Mis­takes plague strug­gling Horns

UT men

Austin American-Statesman - - C SPORTS - C

Barnes has had four fresh­men (Kevin Du­rant, Avery Bradley, Tris­tan Thompson and Cory Joseph) and four sopho­mores (LaMar­cus Aldridge, Daniel Gib­son, D.J. Au­gustin and Jor­dan Hamil­ton) leave school since 2006.

A case can be made both coaches have alumni who are bet­ter ad­ver­tise­ments for their pro­grams than any re­cent teams at those schools.

In­deed, two former play­ers, Du­rant and West­brook, led Ok­la­homa City to the NBA Fi­nals last sea­son.

Both col­lege pro­grams have suf­fered from in­ex­pe­ri­ence, bad chem­istry and other is­sues.

“That al­ways makes it tough, not know­ing for sure how long you are go­ing to have kids in your pro­gram,” How­land said. “I def­i­nitely re­late to what (Barnes) has dealt with.”

Said Barnes, “Both pro­grams in some ways have been very sim­i­lar. We have gone through a lot of the same things.”

UCLA and Texas, both 5-3, have some­thing else in com­mon this sea­son: play­ers who have missed games be­cause of NCAA el­i­gi­bil­ity is­sues.

Bru­ins fresh­man swing­man Shabazz Muham­mad missed three games when the NCAA ruled that its am­a­teurism poli­cies had been vi­o­lated be­cause a fi­nan­cial plan­ner whom his fam­ily con­sid­ered a friend paid for unof­fi­cial re­cruit­ing vis­its to schools. Muham­mad’s el­i­gi­bil­ity was re­stored on ap­peal.

Longhorns sopho­more Myck Kabongo has missed seven games, and re­mains in el­i­gi­bil­ity limbo, as the NCAA slowly de­ter­mines whether he ac­cepted im­proper ben­e­fits from a pro agent, also an am­a­teurism is­sue.

Both teams have suf­fered im­prob­a­ble de­feats this sea­son, the Longhorns to NCAA Di­vi­sion II Cham­i­nade in Maui, UCLA to Cal Poly at home. Ge­orge­town has de­feated both of them, UCLA by eight and Texas by 23.

UCLA, ranked 13th in pre­sea­son based largely on a fresh­man re­cruit­ing class that was rated No. 1 in the coun­try by some an­a­lysts, has stum­bled out of the top 25.

Now both teams must scram­ble to sal­vage sea­sons that are about onequar­ter com­pleted.

Both coaches have been start­ing three fresh­men, but How­land has the ad­van­tage of bet­ter tal­ent.

Draft­Ex­press.com lists Muham­mad as the top over­all NBA pick in 2013. An­other fresh­man, swing­man Kyle An­der­son, is listed as the 21st pick in 2014. Fresh­man guard Jor­dan Adams leads the team in scor­ing.

No Longhorns are ranked as highly by Draft­Ex­press as Muham­mad or An­der­son, although Kabongo and 6-9 fresh­man Cameron Ri­d­ley are on the radar.

UCLA also has a more com­pe­tent point guard. Though of­ten ma­ligned dur­ing three sea­sons at North Carolina, Larry Drew II has 68 as­sists and only 11 turnovers in eight games for the Bru­ins.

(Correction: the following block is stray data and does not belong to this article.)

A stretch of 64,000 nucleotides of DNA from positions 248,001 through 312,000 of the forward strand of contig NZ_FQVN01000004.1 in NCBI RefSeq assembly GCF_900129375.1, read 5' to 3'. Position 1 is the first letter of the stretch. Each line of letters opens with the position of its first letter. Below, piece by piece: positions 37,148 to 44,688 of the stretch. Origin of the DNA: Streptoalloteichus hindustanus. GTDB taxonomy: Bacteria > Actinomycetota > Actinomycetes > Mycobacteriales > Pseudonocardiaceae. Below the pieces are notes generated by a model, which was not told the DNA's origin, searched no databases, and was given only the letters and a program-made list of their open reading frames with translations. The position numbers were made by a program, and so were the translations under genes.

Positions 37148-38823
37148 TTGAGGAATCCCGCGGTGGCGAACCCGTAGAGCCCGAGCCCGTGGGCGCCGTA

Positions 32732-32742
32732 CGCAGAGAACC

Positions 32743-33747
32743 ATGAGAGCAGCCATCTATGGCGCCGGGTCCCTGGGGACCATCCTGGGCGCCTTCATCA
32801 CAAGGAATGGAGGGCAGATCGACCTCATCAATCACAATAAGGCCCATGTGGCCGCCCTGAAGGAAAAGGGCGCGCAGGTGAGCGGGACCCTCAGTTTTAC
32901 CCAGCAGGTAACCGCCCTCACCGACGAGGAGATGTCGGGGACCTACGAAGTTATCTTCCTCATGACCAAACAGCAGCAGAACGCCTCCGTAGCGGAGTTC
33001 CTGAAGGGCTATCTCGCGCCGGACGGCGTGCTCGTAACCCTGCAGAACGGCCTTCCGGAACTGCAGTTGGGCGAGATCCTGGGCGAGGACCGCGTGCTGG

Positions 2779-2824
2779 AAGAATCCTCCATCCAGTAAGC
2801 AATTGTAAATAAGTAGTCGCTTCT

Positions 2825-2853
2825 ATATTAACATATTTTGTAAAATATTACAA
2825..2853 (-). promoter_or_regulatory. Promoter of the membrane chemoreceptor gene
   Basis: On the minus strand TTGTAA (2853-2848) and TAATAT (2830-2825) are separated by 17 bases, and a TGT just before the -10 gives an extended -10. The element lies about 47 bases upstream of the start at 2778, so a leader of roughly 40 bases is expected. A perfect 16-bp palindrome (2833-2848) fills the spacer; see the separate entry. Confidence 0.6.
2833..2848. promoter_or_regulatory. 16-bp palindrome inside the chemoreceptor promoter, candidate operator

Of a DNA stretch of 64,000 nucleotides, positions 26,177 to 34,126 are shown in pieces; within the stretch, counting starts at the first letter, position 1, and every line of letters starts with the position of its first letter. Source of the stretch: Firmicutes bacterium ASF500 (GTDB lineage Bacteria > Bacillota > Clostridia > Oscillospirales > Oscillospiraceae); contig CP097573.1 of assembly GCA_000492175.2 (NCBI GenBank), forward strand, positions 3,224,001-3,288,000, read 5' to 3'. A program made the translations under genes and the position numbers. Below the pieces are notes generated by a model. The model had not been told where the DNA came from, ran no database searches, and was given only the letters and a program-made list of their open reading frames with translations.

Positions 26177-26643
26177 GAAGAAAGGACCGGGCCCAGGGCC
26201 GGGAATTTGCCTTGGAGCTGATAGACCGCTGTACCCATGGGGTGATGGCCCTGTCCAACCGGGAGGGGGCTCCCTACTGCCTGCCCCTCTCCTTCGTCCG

With Kabongo out, the Longhorns are left with Ja­van Felix, a fresh­man who ranks sec­ond in the Big 12 in as­sists but also in turnovers com­mit­ted.

The Longhorns av­er­age 19.1 turnovers, rank­ing near the bot­tom among 345 Di­vi­sion I teams. They were 331st on Mon­day, when NCAA stats were com­piled, and then pro­duced 22 turnovers in Tues­day’s 66-41 loss to Ge­orge­town.

Felix com­mit­ted five of them. The next morn­ing, Barnes went through the first four min­utes of game tape with Felix.

“Ev­ery­thing we said we wanted to do was open, putting the ball in­side,” Barnes said. “First play of the game, Cameron Ri­d­ley had done a great job of es­tab­lish­ing post po­si­tion. He’s wide open. Ja­van is look­ing straight at him and doesn’t throw him the ball.”

Barnes, like How­land, has been ma­ligned as a coach of of­fense, yet an­other link be­tween the two.

But Barnes said, “We have great con­cepts of­fen­sively, there’s no doubt in my mind. But play­ers have to make those plays.” NEW YORK — Base­ball’s av­er­age salary in­creased 3.8 per­cent this year to a record $3.2 mil­lion.

Ac­cord­ing to fi­nal fig­ures re­leased Fri­day by the Ma­jor League Base­ball Play­ers As­so­ci­a­tion, the rise was the steep­est since 2007. The boost was helped by an in­crease in the min­i­mum salary from $414,000 to $480,000.

The New York Yan­kees had the high­est av­er­age for the 14th con­sec­u­tive sea­son at $6.88 mil­lion, ris­ing af­ter con­sec­u­tive de­clines from a peak of $7.66 mil­lion when they won the World Se­ries in 2009.

The Los An­ge­les Dodgers rose from 13th to sec­ond at $5.55 mil­lion and Texas from 15th to fifth at $4.89 mil­lion.

At nearly $685,000 Hous­ton had the low­est av­er­age since the 2006 Florida Mar­lins.

Cubs: Chicago fi­nal­ized a $9.5 mil­lion, two-year con­tract with Ja­panese pitcher Kyuji Fu­jikawa.

The 32-year-old righthander had 220 saves in 12 sea­sons with the Han­shin Tigers of Ja­pan’s Cen­tral League.

■ Third base­man Ian Ste­wart (.201, five HRs,

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